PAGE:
The Trump administration’s first long-range defense spending plan covering fiscal years 2018-22 is a “critical opportunity” to signal U.S. strength and resolve as well as reassure wary allies, members of three leading Washington think tanks told the Senate Armed Services Committee (SASC) on Jan. 24.
President Donald Trump was elected on a platform that included rebuilding the U.S. military and repealing arbitrary spending limits enforced by the Budget Control Act of 2011, and many defense analysts in Washington and members of Congress are anticipating a ramp-up in military spending as part of Trump’s forthcoming fiscal 2018 budget request for more troops and equipment.
Trump’s national security pledges include 1,200 total combat-ready fighter aircraft for the U.S. Air Force and 350 surface ships for the U.S. Navy, plus a “state-of-the-art” missile system to thwart attacks by Iran and North Korea. He also wants to raise the U.S. Army’s active end strength to 540,000 personnel and grow the U.S. Marine Corps to 36 battalions.
Dakota Wood, senior research fellow for defense programs at the Heritage Foundation, says the next budget should “put our potential adversaries on notice” that the U.S. will operate from a position of strength while also standing by its allies.
But he cautioned against potential imbalances that could occur by shooting for specific numbers, such as enlisting too many people supported by too few jets, ships and armored vehicles, or vice versa.
“Rebuilding a force, especially one that has been depleted over so many years, must be done in a balanced way,” Wood says.
Thomas Mahnken, head of the Center for Strategic and Budgetary Assessments, says both conventional and nuclear forces need to be rebuilt instead of favoring one over the other. The U.S. has historically relied more on strategic nuclear weapons during periods of lower defense spending and spent less on those systems during conventional buildups. But after 15 years of counterinsurgency warfare in the Middle East and recent drawdowns at a time of heightened conflict in Iraq and Syria, both forces need rebuilding, Mahnken says, particularly because Russia and China have gained ground militarily.
“We are now in a period characterized by the reality of great‐power competition and the increasing possibility of great‐power conflict,” he says. “The ‘wars of the future’ may no longer lie that far in the future.”
Lawrence Korb, senior fellow at the Center for American Progress, expressed concern about spending more on the military without reform. “I don’t believe the DOD has a resource problem. I believe it has a management problem,” he told the committee.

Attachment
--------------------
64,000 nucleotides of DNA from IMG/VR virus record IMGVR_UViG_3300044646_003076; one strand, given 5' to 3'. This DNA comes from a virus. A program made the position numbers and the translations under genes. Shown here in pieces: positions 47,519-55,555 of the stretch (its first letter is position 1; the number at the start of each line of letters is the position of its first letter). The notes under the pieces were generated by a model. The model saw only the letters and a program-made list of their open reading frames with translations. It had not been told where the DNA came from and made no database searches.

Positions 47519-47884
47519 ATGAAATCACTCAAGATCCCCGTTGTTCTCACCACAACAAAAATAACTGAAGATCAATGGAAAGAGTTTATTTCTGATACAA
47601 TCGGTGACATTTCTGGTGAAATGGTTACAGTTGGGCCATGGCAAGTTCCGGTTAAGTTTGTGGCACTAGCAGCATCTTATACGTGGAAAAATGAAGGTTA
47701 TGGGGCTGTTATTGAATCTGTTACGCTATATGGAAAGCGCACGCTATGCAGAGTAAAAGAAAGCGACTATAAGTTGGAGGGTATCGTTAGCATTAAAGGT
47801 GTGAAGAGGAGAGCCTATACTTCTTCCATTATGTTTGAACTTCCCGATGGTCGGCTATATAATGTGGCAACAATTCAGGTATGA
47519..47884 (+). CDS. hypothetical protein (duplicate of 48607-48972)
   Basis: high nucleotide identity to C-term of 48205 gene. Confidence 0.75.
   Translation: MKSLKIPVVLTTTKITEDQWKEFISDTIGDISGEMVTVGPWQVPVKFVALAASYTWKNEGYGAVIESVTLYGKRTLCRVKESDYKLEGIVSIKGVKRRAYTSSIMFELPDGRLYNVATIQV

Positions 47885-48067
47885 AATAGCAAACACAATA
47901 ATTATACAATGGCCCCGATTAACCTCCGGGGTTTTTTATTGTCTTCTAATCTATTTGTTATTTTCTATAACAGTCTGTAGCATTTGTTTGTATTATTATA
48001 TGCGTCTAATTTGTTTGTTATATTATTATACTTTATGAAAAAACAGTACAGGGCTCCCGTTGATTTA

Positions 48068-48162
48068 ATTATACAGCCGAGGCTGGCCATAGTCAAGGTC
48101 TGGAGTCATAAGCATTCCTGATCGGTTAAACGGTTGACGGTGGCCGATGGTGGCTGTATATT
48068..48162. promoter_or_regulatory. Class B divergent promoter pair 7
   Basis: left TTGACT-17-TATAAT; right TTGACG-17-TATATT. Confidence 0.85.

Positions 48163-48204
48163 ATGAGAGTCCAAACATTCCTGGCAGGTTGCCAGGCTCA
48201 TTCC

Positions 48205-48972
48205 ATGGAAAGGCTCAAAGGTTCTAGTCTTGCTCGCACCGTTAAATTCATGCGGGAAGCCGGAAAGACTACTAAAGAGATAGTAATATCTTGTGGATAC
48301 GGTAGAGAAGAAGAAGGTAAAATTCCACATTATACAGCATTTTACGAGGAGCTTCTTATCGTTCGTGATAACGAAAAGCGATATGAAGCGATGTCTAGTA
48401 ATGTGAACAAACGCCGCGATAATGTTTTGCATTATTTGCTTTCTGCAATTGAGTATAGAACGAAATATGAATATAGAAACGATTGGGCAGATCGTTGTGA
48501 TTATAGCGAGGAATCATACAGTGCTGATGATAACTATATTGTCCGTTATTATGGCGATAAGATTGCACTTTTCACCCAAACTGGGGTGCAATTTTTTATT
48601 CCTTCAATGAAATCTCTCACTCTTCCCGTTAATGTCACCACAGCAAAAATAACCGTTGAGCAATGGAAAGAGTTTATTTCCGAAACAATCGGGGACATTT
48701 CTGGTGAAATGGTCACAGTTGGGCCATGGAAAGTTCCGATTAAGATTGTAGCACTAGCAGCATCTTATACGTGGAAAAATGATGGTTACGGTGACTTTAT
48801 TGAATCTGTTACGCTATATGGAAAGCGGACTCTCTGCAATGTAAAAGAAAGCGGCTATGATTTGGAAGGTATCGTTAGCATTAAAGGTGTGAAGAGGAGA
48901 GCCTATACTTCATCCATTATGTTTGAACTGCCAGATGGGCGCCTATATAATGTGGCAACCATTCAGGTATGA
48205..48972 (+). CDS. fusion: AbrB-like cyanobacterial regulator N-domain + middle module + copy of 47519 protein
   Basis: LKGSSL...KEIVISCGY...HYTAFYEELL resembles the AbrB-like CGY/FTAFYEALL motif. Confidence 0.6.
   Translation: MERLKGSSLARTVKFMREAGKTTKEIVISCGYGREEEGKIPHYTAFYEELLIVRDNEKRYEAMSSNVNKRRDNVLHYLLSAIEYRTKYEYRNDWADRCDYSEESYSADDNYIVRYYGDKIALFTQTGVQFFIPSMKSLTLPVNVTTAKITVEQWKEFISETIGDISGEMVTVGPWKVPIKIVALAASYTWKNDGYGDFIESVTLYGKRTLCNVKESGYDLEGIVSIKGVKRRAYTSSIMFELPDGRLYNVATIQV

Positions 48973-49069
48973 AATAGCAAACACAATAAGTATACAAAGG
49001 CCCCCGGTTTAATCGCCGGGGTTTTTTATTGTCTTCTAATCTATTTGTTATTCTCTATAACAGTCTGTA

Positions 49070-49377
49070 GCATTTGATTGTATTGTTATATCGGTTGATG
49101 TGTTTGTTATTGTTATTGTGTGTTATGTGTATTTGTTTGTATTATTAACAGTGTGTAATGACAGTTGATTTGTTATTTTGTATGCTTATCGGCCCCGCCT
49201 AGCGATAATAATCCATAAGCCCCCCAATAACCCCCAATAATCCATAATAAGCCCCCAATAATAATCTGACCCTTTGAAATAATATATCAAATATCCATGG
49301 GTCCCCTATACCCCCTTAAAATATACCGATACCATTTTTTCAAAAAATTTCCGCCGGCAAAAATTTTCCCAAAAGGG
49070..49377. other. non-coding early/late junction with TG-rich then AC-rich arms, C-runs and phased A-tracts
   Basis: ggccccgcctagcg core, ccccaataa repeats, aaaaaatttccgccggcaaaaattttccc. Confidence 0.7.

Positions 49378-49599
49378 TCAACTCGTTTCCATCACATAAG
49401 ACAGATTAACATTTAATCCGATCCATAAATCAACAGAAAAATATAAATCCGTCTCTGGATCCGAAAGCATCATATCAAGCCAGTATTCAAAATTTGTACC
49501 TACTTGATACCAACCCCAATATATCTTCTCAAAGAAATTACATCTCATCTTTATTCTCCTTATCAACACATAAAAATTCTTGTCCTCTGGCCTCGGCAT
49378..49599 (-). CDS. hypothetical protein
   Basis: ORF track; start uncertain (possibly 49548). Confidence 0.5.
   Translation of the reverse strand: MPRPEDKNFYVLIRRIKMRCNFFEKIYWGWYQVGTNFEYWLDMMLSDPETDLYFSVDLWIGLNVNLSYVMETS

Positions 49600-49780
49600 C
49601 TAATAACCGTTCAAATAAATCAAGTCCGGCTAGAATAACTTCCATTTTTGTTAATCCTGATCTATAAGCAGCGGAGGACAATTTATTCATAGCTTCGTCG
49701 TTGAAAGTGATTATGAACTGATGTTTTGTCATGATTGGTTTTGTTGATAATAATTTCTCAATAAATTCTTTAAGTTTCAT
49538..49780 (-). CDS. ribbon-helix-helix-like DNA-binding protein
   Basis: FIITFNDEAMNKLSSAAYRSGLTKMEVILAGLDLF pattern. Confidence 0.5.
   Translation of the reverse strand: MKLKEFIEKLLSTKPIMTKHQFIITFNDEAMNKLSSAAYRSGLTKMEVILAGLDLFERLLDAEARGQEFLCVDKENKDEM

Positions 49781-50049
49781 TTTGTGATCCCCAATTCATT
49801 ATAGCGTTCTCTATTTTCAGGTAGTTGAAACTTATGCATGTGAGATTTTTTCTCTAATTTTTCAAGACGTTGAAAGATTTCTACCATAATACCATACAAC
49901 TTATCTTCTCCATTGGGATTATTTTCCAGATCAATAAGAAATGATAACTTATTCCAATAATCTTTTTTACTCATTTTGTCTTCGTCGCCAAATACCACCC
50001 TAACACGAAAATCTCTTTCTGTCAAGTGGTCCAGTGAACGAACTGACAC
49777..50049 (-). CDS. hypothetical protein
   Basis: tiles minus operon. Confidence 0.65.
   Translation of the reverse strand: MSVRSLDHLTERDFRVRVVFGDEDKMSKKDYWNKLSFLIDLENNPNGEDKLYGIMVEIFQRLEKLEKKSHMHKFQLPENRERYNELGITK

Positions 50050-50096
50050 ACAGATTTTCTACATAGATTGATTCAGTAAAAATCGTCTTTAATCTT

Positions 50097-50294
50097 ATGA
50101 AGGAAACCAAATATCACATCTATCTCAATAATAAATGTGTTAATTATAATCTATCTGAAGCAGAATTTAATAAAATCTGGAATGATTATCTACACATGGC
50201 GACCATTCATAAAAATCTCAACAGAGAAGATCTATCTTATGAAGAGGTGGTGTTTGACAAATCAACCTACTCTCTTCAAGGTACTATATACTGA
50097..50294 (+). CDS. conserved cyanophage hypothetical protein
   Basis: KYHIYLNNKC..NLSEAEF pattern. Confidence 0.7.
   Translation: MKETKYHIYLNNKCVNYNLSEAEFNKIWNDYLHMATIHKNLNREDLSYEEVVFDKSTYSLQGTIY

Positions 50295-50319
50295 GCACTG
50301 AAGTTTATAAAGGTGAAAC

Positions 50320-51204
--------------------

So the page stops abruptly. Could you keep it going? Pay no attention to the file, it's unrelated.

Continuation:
He says the $620 billion in defense spending authorized for fiscal 2017 is about right. Korb agrees with many of the Obama administration’s actions. They include the “pivot” to the Pacific to contain China’s growing assertiveness; the European Reassurance Initiative to counter Russia and reinforce NATO allies; and the 60-nation coalition assembled to defeat the Islamic State terrorist group.
Korb supported many of the proposals contained in the Jan. 16 budget white paper of Sen. John McCain (R-Ariz.), the SASC chairman. They include revising Lockheed Martin F-35 procurement for the Air Force, Navy and Marine Corps; investing in smaller, conventionally powered, lower-cost aircraft carriers; capping the Littoral Combat Ship buy and transitioning to a more heavily armed, small surface combatant.
“I commend Trump for looking at the F-35 contract,” Korb said. “I hope it’s more than just tweets and he really gets involved in dealing with it.”
Korb backed McCain’s recommendations that the Navy should be allowed to buy fewer F-35Cs for its carrier air wings and instead extend production of the Boeing F/A-18E/F Super Hornet strike fighter and E-18G Growler electronic attack platform. McCain’s proposal for “Rebuilding American Power” recommends buying 20 additional short-takeoff-vertical-landing F-35Bs for the Marine Corps over the next five years to speed up recapitalization of the service’s legacy F/A-18 Hornets, EA-6B Prowlers and AV-8B Harriers.
At the projected rate of 48 aircraft per year, it will take the Air Force until 2040 to complete its planned purchase of 1,732 F-35As. McCain says the goal is unrealistic and requires re-evaluation, “likely a reduction.” Instead, the service should buy as many F-35As as possible “with an ultimate goal of moving beyond the program as quickly as possible.”